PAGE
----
On the side of a Waste Management garbage truck. (Taken at 65 mph on Highway 1. Sorry to the white minivan behind me.)
I can vouch that the whole rest of the truck is the same color green as visible on the margins of the sign. Among the many ways of describing such a paint job, one might use the term “greenwashed” without being in error. I’m just saying.
Apparently, as I learned online, some Waste Management landfills do set aside area for wildlife habitat, which they get certified by the Wildlife Habitat Council. Birdhouses get posted; poplar trees get planted; biodiversity is reported to increase. No word as to whether the set-aside land gets slated for the landfill to expand into.
The Wildlife Habitat Council was founded in 1988 as a joint effort between business and environmental groups. They claim World Wildlife Fund and National Wildlife Federation as partners. Also on the list: Anheuser Busch, DuPont, Ford Motor Company, ExxonMobil, G.E. and the United States Steel Corporation. Their newly appointed chairman is Monsanto’s VP of Environmental Safety, Health and Human Rights. Make of that what you will.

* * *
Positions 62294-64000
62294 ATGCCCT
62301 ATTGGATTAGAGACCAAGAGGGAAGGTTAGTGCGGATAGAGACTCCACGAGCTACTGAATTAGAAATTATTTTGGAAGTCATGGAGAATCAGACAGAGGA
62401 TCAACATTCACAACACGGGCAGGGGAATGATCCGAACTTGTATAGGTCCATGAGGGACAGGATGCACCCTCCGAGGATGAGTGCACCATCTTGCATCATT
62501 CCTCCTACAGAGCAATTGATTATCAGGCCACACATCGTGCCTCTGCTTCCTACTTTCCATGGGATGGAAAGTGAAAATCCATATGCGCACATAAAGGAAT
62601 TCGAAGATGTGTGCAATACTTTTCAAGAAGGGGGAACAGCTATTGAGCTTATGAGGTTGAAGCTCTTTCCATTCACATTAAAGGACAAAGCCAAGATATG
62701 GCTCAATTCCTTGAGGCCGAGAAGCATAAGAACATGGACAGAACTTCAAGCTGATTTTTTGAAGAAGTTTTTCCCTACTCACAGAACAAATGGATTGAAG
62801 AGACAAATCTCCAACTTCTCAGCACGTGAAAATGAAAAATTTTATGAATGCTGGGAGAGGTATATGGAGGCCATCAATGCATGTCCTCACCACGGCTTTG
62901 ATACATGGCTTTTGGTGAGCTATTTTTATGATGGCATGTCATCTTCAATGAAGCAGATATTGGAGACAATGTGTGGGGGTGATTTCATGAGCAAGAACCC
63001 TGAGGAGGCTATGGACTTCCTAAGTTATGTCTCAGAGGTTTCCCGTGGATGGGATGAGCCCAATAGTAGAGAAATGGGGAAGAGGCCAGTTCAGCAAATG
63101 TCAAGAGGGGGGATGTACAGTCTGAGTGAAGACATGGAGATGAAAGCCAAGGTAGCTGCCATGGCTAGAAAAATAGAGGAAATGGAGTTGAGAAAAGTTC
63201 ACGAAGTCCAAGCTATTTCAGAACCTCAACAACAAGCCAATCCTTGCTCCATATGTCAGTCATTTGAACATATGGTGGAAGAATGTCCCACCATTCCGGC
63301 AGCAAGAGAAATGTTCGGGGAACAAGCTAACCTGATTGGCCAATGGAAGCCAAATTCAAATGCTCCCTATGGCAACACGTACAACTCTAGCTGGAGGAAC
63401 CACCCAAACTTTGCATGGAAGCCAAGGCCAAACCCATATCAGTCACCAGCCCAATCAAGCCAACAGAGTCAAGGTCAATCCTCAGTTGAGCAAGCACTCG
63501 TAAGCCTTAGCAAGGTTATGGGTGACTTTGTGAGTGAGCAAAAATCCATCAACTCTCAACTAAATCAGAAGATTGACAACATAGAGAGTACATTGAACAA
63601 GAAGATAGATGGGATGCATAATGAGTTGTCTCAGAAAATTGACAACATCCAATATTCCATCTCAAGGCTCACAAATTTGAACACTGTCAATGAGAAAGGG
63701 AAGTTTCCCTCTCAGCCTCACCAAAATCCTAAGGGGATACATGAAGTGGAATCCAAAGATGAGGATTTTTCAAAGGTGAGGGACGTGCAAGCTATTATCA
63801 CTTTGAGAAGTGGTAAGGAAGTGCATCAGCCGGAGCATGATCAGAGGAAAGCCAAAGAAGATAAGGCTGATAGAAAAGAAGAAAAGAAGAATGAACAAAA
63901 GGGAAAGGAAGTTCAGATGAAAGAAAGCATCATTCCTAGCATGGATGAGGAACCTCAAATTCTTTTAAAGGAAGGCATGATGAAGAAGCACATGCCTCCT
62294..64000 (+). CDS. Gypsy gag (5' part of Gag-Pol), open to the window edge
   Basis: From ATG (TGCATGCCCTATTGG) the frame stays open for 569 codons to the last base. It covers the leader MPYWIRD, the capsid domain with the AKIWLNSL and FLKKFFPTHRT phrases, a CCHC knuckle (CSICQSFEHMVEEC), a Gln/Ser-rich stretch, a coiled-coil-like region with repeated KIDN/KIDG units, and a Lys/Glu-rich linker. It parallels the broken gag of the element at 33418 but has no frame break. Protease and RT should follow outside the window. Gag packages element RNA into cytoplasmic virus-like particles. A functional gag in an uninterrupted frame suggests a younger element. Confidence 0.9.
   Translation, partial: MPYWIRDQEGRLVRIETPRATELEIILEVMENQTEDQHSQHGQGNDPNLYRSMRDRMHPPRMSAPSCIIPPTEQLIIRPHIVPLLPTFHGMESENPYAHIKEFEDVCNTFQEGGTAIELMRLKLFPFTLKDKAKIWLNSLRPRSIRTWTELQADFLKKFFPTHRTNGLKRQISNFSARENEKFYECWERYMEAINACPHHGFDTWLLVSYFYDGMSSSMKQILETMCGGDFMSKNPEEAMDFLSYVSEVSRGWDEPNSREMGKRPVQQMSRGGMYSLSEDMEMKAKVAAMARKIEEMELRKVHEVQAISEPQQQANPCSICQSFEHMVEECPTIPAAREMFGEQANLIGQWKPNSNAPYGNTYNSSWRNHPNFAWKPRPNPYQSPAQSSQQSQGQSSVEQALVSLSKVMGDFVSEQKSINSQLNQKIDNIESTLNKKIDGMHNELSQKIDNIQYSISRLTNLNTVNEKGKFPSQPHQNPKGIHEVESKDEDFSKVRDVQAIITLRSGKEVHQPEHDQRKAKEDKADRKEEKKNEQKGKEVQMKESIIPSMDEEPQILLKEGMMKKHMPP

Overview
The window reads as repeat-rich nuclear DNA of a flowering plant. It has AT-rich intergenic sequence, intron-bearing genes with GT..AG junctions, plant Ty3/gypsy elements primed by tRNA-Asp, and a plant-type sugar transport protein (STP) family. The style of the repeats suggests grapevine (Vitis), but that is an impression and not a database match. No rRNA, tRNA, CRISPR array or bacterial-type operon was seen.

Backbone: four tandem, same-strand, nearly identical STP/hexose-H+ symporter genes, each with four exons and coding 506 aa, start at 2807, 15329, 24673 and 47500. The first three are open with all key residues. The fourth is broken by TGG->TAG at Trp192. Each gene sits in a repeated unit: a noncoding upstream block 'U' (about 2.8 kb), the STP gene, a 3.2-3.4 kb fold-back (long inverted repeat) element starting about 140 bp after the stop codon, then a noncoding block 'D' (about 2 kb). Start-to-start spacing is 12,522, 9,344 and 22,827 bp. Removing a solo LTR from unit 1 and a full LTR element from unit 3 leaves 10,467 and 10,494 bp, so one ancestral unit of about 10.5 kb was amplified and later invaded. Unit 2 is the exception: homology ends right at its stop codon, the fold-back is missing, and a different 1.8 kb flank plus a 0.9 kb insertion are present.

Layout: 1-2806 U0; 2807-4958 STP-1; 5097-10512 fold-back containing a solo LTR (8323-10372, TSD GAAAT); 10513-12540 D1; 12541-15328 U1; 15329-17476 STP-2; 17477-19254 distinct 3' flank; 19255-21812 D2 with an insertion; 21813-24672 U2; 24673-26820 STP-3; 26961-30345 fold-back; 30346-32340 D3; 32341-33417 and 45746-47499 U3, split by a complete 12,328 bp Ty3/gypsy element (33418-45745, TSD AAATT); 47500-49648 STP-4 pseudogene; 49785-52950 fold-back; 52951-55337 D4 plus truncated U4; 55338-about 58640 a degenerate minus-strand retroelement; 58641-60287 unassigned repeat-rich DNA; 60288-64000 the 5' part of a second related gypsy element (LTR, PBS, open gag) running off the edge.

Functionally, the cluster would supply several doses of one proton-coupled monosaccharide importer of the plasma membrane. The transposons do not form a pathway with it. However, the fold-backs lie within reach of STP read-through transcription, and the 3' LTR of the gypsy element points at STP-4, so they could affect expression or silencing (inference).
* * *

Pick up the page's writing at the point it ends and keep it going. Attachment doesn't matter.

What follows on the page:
Here at Scribble Central, we firmly believe that businesses can do good for the environment – and in fact, that conservation won’t be widely adopted until economics require it. Where poplar-shaded, bluebird-speckled landfills fit into that scenario, we’re completely at a loss.